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Telcos Are Losing the Battle to Cable Operators

A few days ago Om Malik drew my attention to the state of the telcos vs. the cable operators and how it's not only voice that moving away from the telcos. It's broadband too. The reason in my book though goes beyond simply the speed issue. It's also about customer service.

In the 80s and 90s the cable operators as a group began attacking the "Cable Guy" image head on. They worked very hard to change the perception that they had acquired. And it worked. That said, we all hear the horror stories about Comcast or Time Warner, and that has come as a result of simply rapid growth. That said, I'll take my cable folks over the telcos any day.

To me, this creates opportunity. Municipalities, like Cambridge, MA and over-builders, like SureWest in Sacramento have proven they can be better, and cheaper, than both the telcos and the cable operators. To me, the future of great service, and competitive pricing will come from these upstarts, not the legacy carriers who have forgotten how they got to where they are today.


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Telcos never owned broadband to begin with - the only major market where DSL beat cable is San Francisco, and that's mostly because pre-SBC AT&T used to own the cable franchise here and starved it of investment so badly they didn't even offer Internet access or digital TV until Comcast took over about 10 years ago.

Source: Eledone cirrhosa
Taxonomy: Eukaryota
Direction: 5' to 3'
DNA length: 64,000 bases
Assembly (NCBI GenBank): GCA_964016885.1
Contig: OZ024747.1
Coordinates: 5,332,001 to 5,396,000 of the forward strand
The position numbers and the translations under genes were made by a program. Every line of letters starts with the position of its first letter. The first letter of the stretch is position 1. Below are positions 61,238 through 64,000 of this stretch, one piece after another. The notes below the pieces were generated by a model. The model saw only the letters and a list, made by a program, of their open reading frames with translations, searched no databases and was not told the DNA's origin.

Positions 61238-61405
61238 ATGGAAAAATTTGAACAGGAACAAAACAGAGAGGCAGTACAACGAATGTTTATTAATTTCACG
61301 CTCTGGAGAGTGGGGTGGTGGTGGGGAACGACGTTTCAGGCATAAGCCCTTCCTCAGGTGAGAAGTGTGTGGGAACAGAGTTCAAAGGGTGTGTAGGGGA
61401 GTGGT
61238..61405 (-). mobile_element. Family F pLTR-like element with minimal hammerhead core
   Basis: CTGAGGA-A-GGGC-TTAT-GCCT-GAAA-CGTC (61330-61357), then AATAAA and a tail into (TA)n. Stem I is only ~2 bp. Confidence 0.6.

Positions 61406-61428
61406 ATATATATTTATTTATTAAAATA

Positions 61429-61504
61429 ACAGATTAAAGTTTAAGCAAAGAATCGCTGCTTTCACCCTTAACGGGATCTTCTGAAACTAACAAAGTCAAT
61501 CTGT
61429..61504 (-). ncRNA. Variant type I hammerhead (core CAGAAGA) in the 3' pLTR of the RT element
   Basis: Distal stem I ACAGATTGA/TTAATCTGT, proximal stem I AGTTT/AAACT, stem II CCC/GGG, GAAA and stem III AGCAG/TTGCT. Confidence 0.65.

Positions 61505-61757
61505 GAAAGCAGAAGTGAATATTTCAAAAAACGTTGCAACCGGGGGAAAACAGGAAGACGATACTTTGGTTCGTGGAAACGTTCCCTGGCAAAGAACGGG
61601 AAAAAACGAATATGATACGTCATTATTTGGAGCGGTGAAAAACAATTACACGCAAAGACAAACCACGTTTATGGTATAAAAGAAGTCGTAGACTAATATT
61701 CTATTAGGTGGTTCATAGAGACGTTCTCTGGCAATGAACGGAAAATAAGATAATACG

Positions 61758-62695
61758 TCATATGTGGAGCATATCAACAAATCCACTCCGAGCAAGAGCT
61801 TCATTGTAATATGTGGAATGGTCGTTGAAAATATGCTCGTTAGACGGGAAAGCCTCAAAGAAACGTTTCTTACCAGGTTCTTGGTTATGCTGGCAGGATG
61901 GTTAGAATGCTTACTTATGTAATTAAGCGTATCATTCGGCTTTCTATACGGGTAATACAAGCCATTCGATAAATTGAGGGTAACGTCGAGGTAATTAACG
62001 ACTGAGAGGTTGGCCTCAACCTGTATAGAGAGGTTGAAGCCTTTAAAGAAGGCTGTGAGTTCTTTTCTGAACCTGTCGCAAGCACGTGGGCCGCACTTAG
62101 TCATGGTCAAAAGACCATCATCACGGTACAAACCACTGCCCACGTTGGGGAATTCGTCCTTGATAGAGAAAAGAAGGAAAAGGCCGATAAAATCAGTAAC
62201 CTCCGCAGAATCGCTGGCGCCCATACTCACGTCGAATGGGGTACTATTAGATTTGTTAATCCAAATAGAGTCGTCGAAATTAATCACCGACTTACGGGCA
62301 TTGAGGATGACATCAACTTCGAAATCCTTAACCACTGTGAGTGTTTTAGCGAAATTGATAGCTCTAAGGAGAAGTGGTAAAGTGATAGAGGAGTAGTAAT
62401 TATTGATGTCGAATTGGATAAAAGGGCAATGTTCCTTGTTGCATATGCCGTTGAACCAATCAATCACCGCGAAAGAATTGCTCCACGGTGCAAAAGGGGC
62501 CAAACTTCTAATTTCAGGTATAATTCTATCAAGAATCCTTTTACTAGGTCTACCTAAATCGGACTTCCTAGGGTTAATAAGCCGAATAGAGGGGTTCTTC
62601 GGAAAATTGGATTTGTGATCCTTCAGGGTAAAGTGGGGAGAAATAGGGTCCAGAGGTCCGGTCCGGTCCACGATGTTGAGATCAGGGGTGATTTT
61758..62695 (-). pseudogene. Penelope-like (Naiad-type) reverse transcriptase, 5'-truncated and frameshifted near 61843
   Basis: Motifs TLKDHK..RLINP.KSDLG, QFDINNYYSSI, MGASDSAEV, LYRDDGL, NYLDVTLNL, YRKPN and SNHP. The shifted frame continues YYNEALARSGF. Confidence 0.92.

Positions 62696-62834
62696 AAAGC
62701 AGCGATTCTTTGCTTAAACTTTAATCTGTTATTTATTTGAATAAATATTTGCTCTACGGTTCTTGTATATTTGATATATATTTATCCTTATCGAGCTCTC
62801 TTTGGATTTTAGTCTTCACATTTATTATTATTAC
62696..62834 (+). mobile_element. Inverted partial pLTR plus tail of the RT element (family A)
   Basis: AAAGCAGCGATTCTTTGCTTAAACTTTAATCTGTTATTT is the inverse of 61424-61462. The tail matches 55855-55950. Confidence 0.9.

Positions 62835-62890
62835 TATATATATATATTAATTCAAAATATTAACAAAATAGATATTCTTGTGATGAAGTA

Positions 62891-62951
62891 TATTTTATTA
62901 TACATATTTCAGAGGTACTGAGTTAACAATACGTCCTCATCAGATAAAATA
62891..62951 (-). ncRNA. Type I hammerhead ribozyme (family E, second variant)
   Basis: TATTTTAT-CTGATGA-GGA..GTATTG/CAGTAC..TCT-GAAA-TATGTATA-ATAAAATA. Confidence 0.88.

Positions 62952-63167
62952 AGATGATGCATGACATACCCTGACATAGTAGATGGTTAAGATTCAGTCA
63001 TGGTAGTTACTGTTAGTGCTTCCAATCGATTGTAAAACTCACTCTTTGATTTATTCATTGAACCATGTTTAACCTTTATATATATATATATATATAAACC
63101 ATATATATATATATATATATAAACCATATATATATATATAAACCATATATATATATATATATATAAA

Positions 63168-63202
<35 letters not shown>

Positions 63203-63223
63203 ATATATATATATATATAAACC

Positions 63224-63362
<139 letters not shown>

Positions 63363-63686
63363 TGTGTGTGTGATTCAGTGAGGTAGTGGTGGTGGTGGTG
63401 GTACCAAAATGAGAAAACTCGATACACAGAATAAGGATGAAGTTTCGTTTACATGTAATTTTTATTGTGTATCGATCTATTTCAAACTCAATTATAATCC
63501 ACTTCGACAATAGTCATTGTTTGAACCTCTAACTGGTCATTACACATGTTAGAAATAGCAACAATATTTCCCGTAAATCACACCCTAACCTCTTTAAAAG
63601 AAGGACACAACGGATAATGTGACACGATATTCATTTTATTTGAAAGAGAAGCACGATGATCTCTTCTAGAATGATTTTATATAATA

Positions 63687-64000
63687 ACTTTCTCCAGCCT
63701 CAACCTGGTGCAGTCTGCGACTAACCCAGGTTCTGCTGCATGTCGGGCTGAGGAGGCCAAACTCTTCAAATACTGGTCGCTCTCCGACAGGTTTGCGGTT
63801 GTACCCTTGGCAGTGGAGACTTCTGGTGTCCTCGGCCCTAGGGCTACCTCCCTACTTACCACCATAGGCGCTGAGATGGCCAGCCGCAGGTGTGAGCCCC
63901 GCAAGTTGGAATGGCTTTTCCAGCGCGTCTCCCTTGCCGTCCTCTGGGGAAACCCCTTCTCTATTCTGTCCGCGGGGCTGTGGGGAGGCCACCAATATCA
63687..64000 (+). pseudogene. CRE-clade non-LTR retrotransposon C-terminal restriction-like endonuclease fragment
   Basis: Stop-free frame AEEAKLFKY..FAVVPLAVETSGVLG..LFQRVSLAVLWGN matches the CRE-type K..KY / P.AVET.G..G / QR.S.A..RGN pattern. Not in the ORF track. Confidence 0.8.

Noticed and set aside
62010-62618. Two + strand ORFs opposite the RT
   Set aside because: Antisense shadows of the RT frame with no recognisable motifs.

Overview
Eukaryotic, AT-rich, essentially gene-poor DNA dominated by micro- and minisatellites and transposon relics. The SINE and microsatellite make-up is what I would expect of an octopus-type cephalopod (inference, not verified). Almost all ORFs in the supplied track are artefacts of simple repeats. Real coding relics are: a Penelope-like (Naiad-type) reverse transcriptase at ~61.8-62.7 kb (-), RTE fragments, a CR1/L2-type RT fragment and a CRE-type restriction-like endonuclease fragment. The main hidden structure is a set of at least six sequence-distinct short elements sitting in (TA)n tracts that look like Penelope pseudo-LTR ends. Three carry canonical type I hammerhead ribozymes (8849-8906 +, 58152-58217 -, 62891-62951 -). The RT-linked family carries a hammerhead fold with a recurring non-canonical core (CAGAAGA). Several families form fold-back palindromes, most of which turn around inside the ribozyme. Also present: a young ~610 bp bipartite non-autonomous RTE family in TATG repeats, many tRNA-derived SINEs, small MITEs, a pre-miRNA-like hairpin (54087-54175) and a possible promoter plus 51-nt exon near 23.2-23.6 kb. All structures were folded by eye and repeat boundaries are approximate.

I loathe AT&T even more than Comcast because of their pattern of milking rotting infrastructure for profits while refusing to invest in maintenance or upgrades, unlike Verizon, with visible consequences as any iPhone owner can tell you. That said, telcos' prices for their product have declined or stayed constant, whereas cablecos' rate for basic and premium TV service have risen far faster than inflation, to stratospheric levels. Thus, if anything cablecos are far more adept at gouging their customers than telcos.

I certainly hope municipal broadband can rectify this, but don't hold my breath as the telco/cableco lobbies are in rare alignment against muni broadband, are invariably among the top 5 lobbies ranked by spending in Washington, and wield an army of tame congresspeople to do their bidding.

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